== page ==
At the virtual Rail~Volution 2021 conference in October, the Authority’s Director of Planning and Sustainability Meg Cederoth moderated a climate resiliency discussion that explored how Northern California transportation agencies work together on sustainability issues. Experts from SamTrans, SFMTA and BART joined Cederoth to discuss lessons learned over the past decade and examined how transit agencies are fighting climate change with programs that also improve the quality of life for everyone in the Bay Area. For more information about the Authority’s sustainability work, download the 2021 Sustainability Report.
Salesforce Transit Center Transforms Downtown San Francisco
San Francisco is known for transportation icons such as the Golden Gate Bridge and cable cars. Today, we can add another monument to the list of transit icons for the city by the Bay – the Salesforce Transit Center.
In cooperation with the Transbay Joint Powers Authority (TJPA), the California High-Speed Rail Authority held a virtual Town Hall from the celebrated transit center in September. The event featured a pre-recorded walking tour and a live Q&A from the rooftop park.
Northern California Regional Director Boris Lipkin began the tour by introducing TJPA Interim Executive Director Nila Gonzales, who provided an overview of the Transbay Program. A behind-the-scenes walking tour came next, highlighting the grand hall, bus deck and the lower-level train box.
After the tour, Public Information Officer Kyle Simerly moderated a Q&A session with Lipkin from the rooftop park amphitheater. The forum addressed dozens of questions and comments submitted via Zoom, Facebook and YouTube.
Flying is a Family Affair for Former Military Pilot
As the sun rises on San Martin Airport, the sky is clear and the air is crisp – picture perfect conditions for flying. Pat Belanger is ready to get up in the air and photograph the latest progress on California’s high-speed rail system.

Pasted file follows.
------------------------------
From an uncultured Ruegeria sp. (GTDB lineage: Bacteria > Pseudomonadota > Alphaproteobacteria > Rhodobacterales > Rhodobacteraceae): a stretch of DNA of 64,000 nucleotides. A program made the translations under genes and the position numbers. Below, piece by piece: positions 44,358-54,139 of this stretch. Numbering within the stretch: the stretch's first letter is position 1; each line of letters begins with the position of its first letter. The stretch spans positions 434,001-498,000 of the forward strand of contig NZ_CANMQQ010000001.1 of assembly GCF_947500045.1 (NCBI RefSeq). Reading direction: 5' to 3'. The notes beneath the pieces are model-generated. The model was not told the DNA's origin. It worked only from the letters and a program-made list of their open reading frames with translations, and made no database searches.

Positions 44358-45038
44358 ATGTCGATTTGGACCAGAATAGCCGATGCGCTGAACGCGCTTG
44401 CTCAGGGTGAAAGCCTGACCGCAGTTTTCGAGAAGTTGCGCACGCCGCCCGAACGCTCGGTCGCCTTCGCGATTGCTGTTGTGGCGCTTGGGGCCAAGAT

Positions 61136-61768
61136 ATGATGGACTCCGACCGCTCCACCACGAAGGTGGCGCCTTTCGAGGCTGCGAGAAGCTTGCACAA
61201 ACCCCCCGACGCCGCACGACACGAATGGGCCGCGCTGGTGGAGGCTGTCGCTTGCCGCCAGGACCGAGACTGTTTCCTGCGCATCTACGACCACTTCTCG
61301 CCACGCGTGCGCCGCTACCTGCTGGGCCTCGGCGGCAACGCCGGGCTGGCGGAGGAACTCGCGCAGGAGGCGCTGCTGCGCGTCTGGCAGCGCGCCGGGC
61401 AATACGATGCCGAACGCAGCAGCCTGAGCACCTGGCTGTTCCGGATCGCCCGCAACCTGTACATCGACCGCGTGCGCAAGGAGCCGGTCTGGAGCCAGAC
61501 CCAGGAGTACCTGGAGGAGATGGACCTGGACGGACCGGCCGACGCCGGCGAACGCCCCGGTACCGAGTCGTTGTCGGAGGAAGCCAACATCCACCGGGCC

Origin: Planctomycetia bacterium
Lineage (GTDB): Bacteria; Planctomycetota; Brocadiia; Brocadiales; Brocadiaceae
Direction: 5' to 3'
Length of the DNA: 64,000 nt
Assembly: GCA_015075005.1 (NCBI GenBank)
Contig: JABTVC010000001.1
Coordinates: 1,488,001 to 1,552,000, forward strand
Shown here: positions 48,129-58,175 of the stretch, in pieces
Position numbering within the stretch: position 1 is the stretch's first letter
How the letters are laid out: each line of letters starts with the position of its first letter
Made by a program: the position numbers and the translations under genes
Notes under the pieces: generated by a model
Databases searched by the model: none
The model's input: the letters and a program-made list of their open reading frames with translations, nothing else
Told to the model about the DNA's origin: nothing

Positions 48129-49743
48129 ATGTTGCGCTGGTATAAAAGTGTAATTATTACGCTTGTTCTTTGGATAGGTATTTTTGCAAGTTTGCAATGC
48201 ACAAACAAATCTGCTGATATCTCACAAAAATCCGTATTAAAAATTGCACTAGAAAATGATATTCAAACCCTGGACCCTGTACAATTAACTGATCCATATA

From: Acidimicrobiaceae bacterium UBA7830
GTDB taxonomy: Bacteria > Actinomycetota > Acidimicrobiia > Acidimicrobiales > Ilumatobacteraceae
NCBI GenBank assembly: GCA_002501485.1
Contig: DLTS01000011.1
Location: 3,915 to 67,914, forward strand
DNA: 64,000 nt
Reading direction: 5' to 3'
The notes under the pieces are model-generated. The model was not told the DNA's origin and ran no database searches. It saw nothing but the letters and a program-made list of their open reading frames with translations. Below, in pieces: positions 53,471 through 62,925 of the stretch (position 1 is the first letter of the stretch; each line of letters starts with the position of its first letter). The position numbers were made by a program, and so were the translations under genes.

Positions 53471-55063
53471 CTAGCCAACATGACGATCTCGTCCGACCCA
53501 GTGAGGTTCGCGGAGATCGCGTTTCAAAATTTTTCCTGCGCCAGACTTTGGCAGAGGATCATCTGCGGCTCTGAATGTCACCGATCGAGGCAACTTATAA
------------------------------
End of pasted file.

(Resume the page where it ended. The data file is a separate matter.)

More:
Pat is a proud veteran who needed to keep busy after retiring from the 194th Fighter Squadron of the Air National Guard. Since his wife Julie was also a pilot, he suggested they try aerial photography together. She didn’t think it was a good idea, but once Julie found herself behind the lens, everything fell into place.
Pat and Julie started The 111th Aerial Photography in 1994, filming residential real estate from the family’s Cessna 182 Skylane. Since then, the California-certified Small Business and Disabled Veteran Business Enterprise added helicopters, drones and specialized camera equipment to get the perfect shot. They also expanded services to include commercial real estate photography, mapping and aerial surveys. In 2017, the Belanger’s daughter, Niki Britton, joined the crew after receiving her pilot’s license. Today, Pat manages the aircraft while Julie and Niki focus on shooting photos and video.
Capturing compelling photos of infrastructure projects is not as easy as it may appear. The 111th relies on decades of combined experience to produce awe-inspiring visuals. They have photographed Google headquarters, the Chase Center and the construction of Levi’s Stadium. Recently, the 111th documented the devastating impact the drought is having on water supplies of the Santa Clara County reservoirs. “What we’ve been able to do for our clients is give them the big picture,” said Julie.